Leaders Avoid Sarcasm During Conflict

Sarcasm has no place in effective leadership.

That’s not the most popular thing I’ve said, but it needs to be said frequently.

It’s personally frustrating, because sarcasm has been a big part of my sense of humor most of my life. But it’s gotten me into trouble at least as often as it’s gotten me laughs.

People don’t need their leaders to keep them guessing; they need clarity, and sarcasm clouds it.

Here’s another reason to avoid it: if sarcasm is part of the culture, then when we get stressed, it’s easy to slip it into conflict situations.

In conflict, sarcasm is the harsh extension of passive-aggression. It allows us to take a camouflaged shot at someone or express our hostility without revealing our real motivations.

We may not be committed enough to yell, but still want to take them down a notch. Another reason sarcasm is tempting in the midst of conflict is the ability to claim, “I’m just joking… come on, lighten up.”

“Just kidding!” does not give us immunity after subtly attacking or demeaning someone.

What to do?

Ask yourself, “If jokes are half-truths, what truth am I unwilling to express?”

Then, be specific and calmly say what you mean. This builds trust instead of tearing it down.

Alan Feirer Group DynamicThanks for reading,

Alan Feirer

 

 

 

This is the 15th post in a series discussing what not to do during conflict situations. Effective leaders avoid portraying these 18 behaviors during conflict. Follow along as we explore the negative impact of these behaviors, and what to do instead.
Post 1: Leaders Avoid Arguing During Conflict
Post 2: Leaders Avoid Belittling During Conflict
Post 3: Leaders Avoid Caving In During Conflict
Post 4: Leaders Avoid Being Defensive During Conflict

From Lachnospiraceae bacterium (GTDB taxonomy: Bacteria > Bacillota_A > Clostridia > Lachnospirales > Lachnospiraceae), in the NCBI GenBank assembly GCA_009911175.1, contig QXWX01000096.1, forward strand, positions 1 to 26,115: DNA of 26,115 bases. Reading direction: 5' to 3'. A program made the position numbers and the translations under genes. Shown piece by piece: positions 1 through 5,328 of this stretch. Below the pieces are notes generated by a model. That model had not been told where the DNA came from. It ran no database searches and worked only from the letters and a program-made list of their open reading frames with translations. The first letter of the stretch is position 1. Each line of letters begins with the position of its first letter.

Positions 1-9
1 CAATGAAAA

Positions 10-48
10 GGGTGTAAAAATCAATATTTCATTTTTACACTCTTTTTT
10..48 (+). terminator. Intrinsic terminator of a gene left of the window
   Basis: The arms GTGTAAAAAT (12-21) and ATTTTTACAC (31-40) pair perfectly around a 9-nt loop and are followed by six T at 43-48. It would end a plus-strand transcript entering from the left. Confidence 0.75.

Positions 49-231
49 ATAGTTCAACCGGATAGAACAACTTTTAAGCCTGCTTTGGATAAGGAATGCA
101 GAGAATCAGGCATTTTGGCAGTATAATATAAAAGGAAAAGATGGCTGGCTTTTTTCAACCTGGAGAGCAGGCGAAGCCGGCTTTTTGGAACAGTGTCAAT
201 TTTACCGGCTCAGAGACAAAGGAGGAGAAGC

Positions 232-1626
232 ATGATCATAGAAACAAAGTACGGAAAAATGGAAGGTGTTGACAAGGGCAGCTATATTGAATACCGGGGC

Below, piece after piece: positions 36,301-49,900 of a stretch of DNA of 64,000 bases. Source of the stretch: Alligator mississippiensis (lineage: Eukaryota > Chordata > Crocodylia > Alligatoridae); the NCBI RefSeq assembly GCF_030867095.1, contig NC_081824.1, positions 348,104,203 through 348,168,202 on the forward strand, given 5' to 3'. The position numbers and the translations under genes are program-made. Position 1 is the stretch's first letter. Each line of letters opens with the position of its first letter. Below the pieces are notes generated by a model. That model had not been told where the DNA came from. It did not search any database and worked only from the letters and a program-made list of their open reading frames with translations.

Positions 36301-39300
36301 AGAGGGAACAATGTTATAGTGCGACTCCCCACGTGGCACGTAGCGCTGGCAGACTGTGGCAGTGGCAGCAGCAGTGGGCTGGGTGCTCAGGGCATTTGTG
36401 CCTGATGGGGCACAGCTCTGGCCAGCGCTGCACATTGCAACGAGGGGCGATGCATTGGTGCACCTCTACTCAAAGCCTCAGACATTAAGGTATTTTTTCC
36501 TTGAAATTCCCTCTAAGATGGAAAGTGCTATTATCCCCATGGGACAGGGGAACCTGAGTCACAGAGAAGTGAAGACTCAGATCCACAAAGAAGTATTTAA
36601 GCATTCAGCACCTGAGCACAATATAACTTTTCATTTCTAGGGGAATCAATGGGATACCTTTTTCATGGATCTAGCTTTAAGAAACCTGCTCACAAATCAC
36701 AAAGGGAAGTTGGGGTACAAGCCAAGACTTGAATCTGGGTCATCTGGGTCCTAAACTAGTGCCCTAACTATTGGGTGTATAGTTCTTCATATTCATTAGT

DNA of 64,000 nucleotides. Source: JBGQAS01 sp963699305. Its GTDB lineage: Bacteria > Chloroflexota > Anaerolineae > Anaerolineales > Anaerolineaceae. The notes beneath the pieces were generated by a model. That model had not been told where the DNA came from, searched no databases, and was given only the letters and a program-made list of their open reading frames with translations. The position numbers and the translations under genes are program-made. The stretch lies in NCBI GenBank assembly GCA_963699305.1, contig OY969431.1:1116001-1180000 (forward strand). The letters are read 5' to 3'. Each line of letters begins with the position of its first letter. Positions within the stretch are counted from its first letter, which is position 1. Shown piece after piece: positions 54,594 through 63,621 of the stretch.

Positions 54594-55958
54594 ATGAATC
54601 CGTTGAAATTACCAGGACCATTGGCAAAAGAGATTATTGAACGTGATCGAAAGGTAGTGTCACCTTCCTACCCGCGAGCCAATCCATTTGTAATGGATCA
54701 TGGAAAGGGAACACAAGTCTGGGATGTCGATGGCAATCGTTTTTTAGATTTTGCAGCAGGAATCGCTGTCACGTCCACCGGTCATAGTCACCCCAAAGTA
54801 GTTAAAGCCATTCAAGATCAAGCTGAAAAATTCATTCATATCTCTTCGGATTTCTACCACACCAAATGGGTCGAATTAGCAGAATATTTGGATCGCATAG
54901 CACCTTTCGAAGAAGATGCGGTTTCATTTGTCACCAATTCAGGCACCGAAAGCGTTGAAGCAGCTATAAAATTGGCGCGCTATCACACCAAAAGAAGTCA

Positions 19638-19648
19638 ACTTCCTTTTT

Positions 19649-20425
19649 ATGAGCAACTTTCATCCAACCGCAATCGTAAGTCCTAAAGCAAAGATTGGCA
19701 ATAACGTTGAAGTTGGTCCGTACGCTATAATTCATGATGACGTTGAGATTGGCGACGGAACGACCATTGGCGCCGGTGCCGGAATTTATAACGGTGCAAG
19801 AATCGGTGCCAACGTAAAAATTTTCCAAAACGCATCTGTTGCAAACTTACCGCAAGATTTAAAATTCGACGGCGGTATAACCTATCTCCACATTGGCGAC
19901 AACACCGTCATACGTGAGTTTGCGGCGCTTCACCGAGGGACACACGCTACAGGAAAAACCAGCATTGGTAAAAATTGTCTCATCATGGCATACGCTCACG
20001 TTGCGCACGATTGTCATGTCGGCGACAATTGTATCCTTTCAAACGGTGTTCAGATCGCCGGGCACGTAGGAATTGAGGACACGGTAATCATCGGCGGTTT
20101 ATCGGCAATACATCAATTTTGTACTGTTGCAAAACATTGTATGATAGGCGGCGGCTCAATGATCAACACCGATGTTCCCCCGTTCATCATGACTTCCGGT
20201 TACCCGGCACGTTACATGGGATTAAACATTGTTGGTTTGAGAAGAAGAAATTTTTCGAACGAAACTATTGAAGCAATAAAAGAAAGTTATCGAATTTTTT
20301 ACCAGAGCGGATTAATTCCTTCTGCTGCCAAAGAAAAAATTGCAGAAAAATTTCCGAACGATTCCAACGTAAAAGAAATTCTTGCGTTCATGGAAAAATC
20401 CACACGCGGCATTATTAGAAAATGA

Post 5: Leaders Avoid Dismissing Others’ Opinions During Conflict
Post 6: Leaders Avoid Drama During Conflict
Post 7: Leaders Avoid Exaggerating During Conflict
Post 8: Leaders Avoid Exclusion During Conflict
Post 9: Leaders Avoid Finger-Pointing During Conflict
Post 10: Leaders Avoid Gossiping During Conflict
Post 11: Leaders Avoid Hyper-Criticism During Conflict
Post 12: Leaders Avoid Overpowering During Conflict
Post 13: Leaders Avoid Passive-Aggressiveness During Conflict
Post 14: Leaders Avoid Seeking Revenge During Conflict

8 thoughts on “Leaders Avoid Sarcasm During Conflict

    • Thanks! I told people out loud that I was giving up sarcasm. I invited them to challenge me if they caught me in the act. I started that process in about 2005. The last time a friend of mine said “Hey – that was sarcastic – I thought you gave that up” was LAST WEEK. Steve won’t let anything slide.

  1. Love this entire series! I have several notes to myself on my computer that I reflect on every day, the main ones being “What am I afraid will happen if I am direct?” and “What is the actual reason my emotions are so intense right now?” Your posts are concise, and I appreciate the immediate applicability to my personal and professional life. Thanks for being a fantastic resource!

  2. Thanks Al! I have been preaching this for years in the context of counseling. It is such a relationship destroyer for it allows passive aggression to win!

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